Luckily, he's compensated by the performance of Diana Rigg (the original Emma Peel on The Avengers), who is a fantastic, warm and human Bond girl who doesn't have a name like Holly Goodhead or Minnie Suxdix. If she doesn't work, the movie doesn't work. She works. I've also grown to appreciate Telly Savalas as Blofeld; he's been written off as being dull or ineffective in the role, but that's not entirely fair. No, he's not as colorful as Donald Pleasance (playing the original Dr. Evil), but that's because he's inhabiting a different universe than that incarnation of Blofeld did. Savalas isn't a larger than life villain. He's more subdued (some might say too subdued) because the movie is. There's something much more believably threatening about a Blofeld this matter-of-fact and unshakable -- but, again, that sounds like a knock against Pleasance in You Only Live Twice. It isn't. His performance matches the spirit of that movie, just as Savalas' matches the spirit of this one. I'll agree that Pleasance is more memorable, but the guy with the secret underground lair is always going to make the bigger impression.
I won't spoil some of the major plot developments that I think make OHMSS such a great movie, but I will say that it's one of the only times in the entire series where there are consequences for being James Bond. It's also one of the few times there was any attempt at establishing continuity, even if it's only referenced for a few seconds at the beginning of For Your Eyes Only (and why that is, I can't say, since it has nothing to do with the story that movie is telling). Casino Royale would mine a lot of the same territory 27 years later, but lacks the lightness and "fun" spy stuff that can make Bond so enjoyable. On Her Majesty's Secret Service has that -- the ski chases, the Louie Armstong love montages, the the goofy scenes in the allergy clinic in which Bond has to fight off a bevy of horny girls (some of these scenes might as well be from an Austin Powers movie; Lazenby has the ruffled shirt and everything). What it's missing is high-tech gadgetry, but isn't that the same kind of back-to-basics approach for which everyone applauded Casino Royale?

Just imagine if Sean Connery had ended his run as Bond with On Her Majesty's Secret Service instead of Diamonds are Forever (I'm not really counting Never Say Never Again): not only would the movie have a better lead actor, but Connery would have brought along with him all the iconography of the character instead of Lazenby attempting to invent something new or imitate what came before. More importantly, the direction that this installment takes the character would have carried more weight if it had been one consistent actor all the way through -- our attachment isn't the same with Lazenby, because we're still adjusting to him in the role and trying to make our minds up about whether or not we like him. With Connery, the final few moments of OHMSS would be even more devastating than they already, and a perfect way for him to close out his run as Bond. His arc would be complete, in a way, leaving the character in a perfect position to be taken over by another actor. Had Connery done the movie, I don't think there would be any question about On Her Majesty's Secret Service being the best in the series.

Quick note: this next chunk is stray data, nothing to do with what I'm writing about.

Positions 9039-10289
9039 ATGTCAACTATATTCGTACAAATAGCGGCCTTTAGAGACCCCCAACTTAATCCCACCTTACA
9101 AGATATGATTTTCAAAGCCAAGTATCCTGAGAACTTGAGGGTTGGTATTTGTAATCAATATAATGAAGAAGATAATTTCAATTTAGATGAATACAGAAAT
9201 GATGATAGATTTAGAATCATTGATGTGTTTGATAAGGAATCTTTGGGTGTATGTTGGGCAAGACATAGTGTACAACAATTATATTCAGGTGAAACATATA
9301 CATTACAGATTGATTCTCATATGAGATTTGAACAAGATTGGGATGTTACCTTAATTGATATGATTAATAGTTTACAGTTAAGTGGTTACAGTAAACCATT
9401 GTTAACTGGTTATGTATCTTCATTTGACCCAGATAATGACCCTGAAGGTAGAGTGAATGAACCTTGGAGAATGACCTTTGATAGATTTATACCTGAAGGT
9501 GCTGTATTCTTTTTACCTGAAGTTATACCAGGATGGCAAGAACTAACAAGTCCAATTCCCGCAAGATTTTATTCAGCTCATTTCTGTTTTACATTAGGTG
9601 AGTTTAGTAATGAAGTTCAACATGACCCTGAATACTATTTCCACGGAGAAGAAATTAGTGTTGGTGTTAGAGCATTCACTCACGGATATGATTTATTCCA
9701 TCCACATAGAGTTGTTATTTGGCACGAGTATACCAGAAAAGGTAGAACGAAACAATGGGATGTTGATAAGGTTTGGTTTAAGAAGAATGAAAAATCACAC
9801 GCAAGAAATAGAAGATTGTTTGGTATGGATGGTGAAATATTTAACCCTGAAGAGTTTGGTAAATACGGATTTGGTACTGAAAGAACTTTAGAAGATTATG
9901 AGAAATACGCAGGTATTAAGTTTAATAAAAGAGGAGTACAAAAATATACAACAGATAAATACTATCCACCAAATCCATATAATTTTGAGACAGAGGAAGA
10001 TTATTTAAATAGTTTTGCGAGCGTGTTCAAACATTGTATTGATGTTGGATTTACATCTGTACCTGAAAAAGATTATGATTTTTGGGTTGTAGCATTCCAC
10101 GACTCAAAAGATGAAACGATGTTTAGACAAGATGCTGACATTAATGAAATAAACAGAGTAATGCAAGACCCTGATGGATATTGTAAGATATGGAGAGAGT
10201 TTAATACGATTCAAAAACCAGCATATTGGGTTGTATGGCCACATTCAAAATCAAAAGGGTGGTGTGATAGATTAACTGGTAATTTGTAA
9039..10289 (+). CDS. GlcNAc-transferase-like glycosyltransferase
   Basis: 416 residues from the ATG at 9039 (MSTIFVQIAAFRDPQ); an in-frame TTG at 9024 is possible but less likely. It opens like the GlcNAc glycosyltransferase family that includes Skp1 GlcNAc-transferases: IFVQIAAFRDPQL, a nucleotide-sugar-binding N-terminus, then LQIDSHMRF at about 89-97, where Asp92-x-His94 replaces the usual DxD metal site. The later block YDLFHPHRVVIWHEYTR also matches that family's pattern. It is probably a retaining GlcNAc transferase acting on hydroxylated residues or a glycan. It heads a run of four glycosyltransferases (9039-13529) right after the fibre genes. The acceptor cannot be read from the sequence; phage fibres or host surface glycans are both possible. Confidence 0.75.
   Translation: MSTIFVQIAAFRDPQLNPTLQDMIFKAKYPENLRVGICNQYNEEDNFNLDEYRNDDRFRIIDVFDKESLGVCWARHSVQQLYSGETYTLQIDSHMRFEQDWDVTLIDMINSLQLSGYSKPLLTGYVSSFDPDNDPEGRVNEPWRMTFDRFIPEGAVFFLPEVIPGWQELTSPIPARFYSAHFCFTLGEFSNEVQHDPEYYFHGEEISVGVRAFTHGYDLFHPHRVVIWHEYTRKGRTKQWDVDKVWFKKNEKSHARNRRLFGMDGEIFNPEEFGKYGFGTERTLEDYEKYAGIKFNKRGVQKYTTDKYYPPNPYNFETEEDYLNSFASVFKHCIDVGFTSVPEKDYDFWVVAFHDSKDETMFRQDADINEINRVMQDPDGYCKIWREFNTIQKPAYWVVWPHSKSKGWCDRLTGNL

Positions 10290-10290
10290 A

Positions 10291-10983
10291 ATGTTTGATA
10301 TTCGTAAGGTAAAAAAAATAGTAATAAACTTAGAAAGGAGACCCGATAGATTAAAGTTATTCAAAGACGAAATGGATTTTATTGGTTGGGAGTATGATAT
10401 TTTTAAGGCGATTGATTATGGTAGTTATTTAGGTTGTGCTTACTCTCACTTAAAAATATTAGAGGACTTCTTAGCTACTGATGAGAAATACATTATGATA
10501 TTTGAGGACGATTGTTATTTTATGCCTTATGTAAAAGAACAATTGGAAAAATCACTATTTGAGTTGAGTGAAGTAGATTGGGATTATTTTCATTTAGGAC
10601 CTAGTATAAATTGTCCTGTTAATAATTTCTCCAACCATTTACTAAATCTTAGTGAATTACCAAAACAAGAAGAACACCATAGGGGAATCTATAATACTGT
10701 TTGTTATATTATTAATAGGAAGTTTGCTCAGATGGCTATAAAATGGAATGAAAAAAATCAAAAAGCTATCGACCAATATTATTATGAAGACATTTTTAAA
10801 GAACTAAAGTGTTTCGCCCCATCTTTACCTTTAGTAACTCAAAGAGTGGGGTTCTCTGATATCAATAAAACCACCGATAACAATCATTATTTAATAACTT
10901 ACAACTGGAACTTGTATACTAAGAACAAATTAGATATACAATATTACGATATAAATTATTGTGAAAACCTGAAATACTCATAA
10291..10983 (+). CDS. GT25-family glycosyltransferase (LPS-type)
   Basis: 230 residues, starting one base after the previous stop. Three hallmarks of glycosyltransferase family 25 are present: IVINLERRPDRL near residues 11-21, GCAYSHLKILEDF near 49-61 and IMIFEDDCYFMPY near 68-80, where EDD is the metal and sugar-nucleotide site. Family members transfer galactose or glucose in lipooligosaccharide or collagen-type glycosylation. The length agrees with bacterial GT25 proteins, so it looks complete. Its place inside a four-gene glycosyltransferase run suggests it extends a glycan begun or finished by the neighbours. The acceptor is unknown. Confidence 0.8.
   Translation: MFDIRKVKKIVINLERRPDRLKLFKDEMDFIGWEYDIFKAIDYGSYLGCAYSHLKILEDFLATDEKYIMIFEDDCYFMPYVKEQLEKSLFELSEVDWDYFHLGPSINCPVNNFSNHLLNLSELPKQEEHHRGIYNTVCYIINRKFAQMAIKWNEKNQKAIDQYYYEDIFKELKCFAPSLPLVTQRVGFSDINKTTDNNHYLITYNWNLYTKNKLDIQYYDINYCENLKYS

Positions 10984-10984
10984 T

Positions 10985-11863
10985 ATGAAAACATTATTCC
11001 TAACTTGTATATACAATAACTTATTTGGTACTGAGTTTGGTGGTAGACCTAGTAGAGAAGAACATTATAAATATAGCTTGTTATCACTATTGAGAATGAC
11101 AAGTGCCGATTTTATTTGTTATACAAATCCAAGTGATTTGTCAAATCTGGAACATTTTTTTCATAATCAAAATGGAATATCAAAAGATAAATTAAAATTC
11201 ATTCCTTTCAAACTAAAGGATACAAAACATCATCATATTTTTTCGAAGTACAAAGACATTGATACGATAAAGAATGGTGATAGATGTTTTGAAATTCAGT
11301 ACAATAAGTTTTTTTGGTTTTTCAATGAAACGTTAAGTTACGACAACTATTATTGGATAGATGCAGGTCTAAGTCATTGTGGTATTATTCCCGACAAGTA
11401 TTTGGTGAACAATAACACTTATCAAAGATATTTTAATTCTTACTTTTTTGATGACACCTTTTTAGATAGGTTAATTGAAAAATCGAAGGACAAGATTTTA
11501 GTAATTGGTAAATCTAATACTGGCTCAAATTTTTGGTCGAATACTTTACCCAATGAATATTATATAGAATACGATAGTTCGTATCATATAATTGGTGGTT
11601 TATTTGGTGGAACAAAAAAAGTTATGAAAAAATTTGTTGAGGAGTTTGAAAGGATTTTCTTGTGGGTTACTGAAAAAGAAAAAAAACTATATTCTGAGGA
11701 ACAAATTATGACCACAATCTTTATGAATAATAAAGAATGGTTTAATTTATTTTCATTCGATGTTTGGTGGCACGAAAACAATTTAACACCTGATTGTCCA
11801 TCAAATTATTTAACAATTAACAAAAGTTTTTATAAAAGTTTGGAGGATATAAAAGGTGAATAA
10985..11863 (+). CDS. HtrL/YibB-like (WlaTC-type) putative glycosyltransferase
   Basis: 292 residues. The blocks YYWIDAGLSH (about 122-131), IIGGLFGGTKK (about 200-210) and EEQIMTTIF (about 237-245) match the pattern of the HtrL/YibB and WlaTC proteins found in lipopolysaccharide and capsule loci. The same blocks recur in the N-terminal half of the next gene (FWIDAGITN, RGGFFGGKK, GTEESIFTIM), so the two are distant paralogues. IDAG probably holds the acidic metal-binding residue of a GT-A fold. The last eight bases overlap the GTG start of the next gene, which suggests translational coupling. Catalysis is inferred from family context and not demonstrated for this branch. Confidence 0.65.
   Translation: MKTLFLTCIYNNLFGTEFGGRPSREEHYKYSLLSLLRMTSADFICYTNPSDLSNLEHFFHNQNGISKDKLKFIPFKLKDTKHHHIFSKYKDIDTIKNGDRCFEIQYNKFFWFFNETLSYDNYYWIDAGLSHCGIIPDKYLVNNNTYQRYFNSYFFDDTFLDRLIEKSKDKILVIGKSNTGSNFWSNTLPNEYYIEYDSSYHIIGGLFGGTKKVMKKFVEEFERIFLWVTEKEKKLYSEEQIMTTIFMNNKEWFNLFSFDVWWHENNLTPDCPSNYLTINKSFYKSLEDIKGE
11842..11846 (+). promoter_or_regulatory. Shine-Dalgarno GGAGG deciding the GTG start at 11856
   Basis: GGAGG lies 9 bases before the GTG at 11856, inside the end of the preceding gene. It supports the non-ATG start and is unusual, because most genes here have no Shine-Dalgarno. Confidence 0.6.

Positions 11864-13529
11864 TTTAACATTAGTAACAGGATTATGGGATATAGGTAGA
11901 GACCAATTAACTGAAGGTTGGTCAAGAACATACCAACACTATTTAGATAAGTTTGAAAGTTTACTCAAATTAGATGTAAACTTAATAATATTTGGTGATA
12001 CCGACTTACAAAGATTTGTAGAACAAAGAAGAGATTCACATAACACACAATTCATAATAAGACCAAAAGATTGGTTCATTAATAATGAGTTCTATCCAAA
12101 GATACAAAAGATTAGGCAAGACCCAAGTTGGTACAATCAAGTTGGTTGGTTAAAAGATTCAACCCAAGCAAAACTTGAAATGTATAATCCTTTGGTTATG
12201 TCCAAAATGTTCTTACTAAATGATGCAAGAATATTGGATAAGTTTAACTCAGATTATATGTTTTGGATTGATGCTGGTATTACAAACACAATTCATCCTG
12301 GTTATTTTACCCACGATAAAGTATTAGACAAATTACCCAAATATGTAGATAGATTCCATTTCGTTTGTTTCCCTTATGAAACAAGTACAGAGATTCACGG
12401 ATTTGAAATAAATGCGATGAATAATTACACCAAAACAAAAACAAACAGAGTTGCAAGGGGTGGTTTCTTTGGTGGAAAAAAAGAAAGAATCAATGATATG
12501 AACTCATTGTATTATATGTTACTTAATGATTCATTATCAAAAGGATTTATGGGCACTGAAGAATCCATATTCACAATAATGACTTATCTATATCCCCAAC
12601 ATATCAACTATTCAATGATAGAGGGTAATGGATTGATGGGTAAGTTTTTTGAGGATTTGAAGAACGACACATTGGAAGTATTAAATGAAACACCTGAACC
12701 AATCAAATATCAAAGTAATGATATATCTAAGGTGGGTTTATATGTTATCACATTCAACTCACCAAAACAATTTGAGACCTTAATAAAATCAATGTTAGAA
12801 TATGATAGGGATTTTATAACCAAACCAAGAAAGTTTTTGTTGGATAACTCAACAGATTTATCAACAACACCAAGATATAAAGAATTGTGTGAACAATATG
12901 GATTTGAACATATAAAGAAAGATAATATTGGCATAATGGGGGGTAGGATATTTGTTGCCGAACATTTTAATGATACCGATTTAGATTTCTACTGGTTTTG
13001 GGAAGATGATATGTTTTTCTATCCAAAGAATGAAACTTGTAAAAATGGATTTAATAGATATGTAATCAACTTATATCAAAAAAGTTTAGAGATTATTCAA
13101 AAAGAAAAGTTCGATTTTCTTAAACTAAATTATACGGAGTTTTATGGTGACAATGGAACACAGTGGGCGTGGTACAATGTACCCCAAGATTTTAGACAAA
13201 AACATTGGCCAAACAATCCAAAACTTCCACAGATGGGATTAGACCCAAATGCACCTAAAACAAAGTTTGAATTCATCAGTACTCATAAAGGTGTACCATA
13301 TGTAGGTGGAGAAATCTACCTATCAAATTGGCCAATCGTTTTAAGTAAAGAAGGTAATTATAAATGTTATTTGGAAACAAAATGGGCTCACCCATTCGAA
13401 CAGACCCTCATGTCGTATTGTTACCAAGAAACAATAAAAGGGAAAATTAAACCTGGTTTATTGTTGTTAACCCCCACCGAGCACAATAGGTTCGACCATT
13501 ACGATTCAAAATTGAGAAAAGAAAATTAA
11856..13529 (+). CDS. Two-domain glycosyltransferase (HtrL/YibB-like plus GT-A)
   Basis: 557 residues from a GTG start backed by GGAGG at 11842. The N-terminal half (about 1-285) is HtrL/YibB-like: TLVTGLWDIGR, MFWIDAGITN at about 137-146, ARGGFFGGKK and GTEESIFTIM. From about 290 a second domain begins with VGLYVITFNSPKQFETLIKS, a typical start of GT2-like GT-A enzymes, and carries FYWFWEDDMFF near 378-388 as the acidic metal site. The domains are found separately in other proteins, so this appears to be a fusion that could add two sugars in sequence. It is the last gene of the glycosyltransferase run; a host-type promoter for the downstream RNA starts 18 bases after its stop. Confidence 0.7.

The film's director, Peter Hunt, only made a handful of movies over the course of his career, and this is his only directorial entry in the Bond series (as opposed to guys like John Glen and Guy Hamilton, who directed a couple of times each). He had worked as an editor and second unit director during the Connery movies, though, and it shows in the way that the film's action is shot and cut. With the exception of the awful "Yakety Sax" fight that opens the movie, the action in OHMSS is fast and brutal -- it's some of the most grounded since Dr. No, and it would remain that way until some of the Timothy Dalton and Daniel Craig entries. The ski chases are thrilling and feature some incredible stunt work (and some terrible rear projection photography, pretty much a staple of the series). More than anything, though, this is one of the few Bond movies that feels like the unique vision of a single filmmaker. Most are helmed by skilled journeymen -- directors for hire -- but Hunt manages to put his own stamp on the material. It's a movie that feels strangely both of its time and ahead of it.

On Her Majesty's Secret Service is interesting if for no other reason than for where it lies in the canon with the fans: half of them place it among the worst of the Bond movies, while the other half swear it's one of the best. It all comes down to what we want from 007. Some folks can't see past Lazenby, and I can't blame them. But some of those same people are writing the movie off because it has become fashionable to do so. Lazenby is an easy punchline -- the Pete Best of the Bond franchise. Other folks don't care for it because it doesn't have the things they want from a Bond movie. The gadgets. The cars. The quips (there are a few here, and they are awful). The meaningless sex. No, the romantic relationships in OHMSS mean something, and maybe people don't want that kind of gravity in their 007 adventures. For me it makes the movie. James Bond may have all the time in the world, but On Her Majesty's Secret Service is one of his finest hours.